When Can You Expect the Vaccine?

This year has been crazy. We went from hearing vague news about a virus in China, to having it in cities in the U.S., to having small-town hospitals overwhelmed with patients. We went from it being a nameless coronavirus to COVID-19. We went from not knowing what to do, to suggested masks, to mask mandates and now seeing ads for masks as stocking stuffers. Through it all, health care professionals have been taking care of people. Essential workers have kept stores open. Mail carriers have kept our packages arriving. Sanitation workers have kept spaces clean. Frontline workers have done their very best to help us all get through this. And scientists have been working ceaselessly to give us more information.

It’s been frustrating to have guidelines change as researchers’ understanding has developed. But that can’t be avoided when something is so new. This week the CDC has changed its policies on how long you have to quarantine if you have been in close contact with someone who has COVID-19. “Close contact” is defined as spending more than 15 minutes closer than six feet away from them over 24 hours. Before, you had to quarantine for 14 days. They now say it’s safe to quarantine for seven days if you have a negative test result or 10 days if you don’t get a test. That’s significantly better than before!

The other big news is that vaccines are finally on the horizon! But now that they are approaching, we’re all left wondering who will be eligible at what times. Moderna has followed Pfizer’s lead and is seeking FDA approval to begin vaccinations in the U.S. later this month. The CDC sat down to figure out the best way to vaccinate everyone who wants the vaccine.

With so many people clamoring for a vaccine, releasing it to the general public would cause shortages. It wouldn’t be the most effective way to get the pandemic under control. People who aren’t at high-risk might get it long before others who need it more. The first shipment of Pfizer’s vaccine will be delivered to the government on December 15, and Moderna’s will be delivered on December 22. While 40 million doses are expected by the end of December, it won’t be all at once; it will be in batches. And each person needs two doses a month apart.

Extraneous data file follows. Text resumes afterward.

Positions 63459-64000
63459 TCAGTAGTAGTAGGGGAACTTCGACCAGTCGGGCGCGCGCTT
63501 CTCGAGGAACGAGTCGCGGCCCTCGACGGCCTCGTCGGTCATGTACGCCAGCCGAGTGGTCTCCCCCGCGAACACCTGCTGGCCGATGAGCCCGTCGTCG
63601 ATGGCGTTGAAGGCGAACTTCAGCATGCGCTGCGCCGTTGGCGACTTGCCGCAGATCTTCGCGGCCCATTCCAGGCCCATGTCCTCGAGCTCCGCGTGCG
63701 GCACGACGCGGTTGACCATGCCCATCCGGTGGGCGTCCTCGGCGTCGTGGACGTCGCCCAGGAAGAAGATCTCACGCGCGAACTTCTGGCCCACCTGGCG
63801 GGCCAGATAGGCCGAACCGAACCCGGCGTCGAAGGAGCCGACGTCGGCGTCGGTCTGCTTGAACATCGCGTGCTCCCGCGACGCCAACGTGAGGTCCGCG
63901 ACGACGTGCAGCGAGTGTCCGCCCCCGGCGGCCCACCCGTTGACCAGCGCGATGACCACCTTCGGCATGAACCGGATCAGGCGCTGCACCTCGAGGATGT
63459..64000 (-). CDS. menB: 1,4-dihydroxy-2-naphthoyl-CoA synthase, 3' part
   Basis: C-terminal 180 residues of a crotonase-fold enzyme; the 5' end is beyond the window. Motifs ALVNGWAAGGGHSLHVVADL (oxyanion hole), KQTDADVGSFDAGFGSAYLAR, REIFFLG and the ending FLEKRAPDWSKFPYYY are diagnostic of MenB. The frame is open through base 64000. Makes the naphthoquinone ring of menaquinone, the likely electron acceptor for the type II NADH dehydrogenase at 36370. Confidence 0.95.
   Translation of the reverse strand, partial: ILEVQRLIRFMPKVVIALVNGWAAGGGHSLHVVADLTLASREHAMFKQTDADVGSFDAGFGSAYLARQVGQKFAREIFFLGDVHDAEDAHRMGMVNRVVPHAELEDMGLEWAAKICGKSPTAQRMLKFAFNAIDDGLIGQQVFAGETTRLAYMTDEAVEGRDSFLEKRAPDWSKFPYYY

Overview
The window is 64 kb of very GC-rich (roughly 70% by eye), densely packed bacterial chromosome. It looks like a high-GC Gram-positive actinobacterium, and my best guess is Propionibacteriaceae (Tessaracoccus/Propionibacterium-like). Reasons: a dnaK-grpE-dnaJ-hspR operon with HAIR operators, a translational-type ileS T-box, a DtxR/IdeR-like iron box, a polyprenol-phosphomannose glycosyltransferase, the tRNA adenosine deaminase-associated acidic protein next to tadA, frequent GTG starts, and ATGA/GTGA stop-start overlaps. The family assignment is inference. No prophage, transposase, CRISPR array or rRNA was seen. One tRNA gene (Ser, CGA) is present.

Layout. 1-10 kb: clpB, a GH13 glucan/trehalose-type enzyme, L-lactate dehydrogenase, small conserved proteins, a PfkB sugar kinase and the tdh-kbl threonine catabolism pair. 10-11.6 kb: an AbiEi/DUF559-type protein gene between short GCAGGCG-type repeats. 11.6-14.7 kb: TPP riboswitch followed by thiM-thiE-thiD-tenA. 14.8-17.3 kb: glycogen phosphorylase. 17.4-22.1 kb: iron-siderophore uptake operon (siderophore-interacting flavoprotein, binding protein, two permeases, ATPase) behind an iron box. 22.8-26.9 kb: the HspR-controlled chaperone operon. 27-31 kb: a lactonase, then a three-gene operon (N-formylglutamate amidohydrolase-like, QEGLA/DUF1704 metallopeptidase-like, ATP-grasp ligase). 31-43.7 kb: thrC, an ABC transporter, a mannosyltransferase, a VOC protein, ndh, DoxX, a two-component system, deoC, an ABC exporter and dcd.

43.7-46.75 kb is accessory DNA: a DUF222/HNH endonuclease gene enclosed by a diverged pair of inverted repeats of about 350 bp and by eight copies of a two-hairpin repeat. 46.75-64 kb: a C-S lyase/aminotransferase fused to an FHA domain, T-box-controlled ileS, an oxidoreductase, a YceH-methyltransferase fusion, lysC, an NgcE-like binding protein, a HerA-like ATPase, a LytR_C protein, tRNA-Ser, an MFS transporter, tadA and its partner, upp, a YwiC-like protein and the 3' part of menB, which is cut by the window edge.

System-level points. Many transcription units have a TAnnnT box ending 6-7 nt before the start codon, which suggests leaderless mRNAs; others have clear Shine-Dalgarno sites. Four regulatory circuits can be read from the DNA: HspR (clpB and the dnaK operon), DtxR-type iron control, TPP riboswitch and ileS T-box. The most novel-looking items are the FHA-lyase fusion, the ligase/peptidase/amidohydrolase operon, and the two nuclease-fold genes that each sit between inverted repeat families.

The CDC created a roadmap. In December, health care workers, staff and residents in care homes and long-term medical centers will receive the first batches of vaccines. They are “Phase 1.” People who live in, or are being treated inside, the facilities are at very high risk for COVID-19. Their caregivers could endanger them by bringing it into the building. Vaccinating staff also keeps them healthy to continue to provide help and not leave the facilities shorthanded.

In January, we should expect more health care workers, EMTs, firefighters, police and other frontline workers to be eligible for the vaccine. The people who received their first injection in December will receive their second injection in January and be fully vaccinated. January is when older people and people with underlying health conditions will begin to be eligible for the vaccine. But, they will be “Phase 1b,” which means they are eligible only after the frontline workers are vaccinated. The people in this group — older people and folks at high risk — may need to wait a little longer.     

By February, we are expected to be fully in Phase 1b. By then, the CDC said that older people and people who have medical conditions should be able to get it from doctors’ offices and pharmacies. AstraZeneca, Johnson & Johnson and Novavax all have their vaccine in late-stage trials. They might be seeking approval by then, giving more supplies to the pharmacies. March will also be devoted to high-risk individuals.

After March, it all becomes a bit murky. We don’t know how many different brands of vaccines there will be on the market. While experts are trying to give a timeline, they don’t have a crystal ball. They know who will get it after that, but not the dates. April is expected to be devoted to teachers, retail workers and people who cannot avoid human contact. Whether or not it happens in April, we’ll have to wait and see, but that would be the next group of people, referred to as “Phase 2.”

Healthy adults and children will have to wait until “Phase 3,” which would be, at the very earliest, May. But that is probably overly optimistic. June or later would be a better guess. We’ll hope for the best but plan for the worst.

The government has promised us it will be free. The federal government has already paid the companies and wants to get the country up and running again. It will be available where you get your flu shot.

By the fall, we will hopefully have enough people vaccinated that we can fully reopen the country. Masks, hand washing and social distancing aren’t going anywhere any time soon. Still, we’ll be able to get back to something more normal.
December 03, 2020
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